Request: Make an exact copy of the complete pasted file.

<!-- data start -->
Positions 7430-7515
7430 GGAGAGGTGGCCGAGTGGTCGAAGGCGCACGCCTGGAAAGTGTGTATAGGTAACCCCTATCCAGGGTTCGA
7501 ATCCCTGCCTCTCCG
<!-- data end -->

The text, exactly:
Positions 7430-7515
7430 GGAGAGGTGGCCGAGTGGTCGAAGGCGCACGCCTGGAAAGTGTGTATAGGTAACCCCTATCCAGGGTTCGA
7501 ATCCCTGCCTCTCCG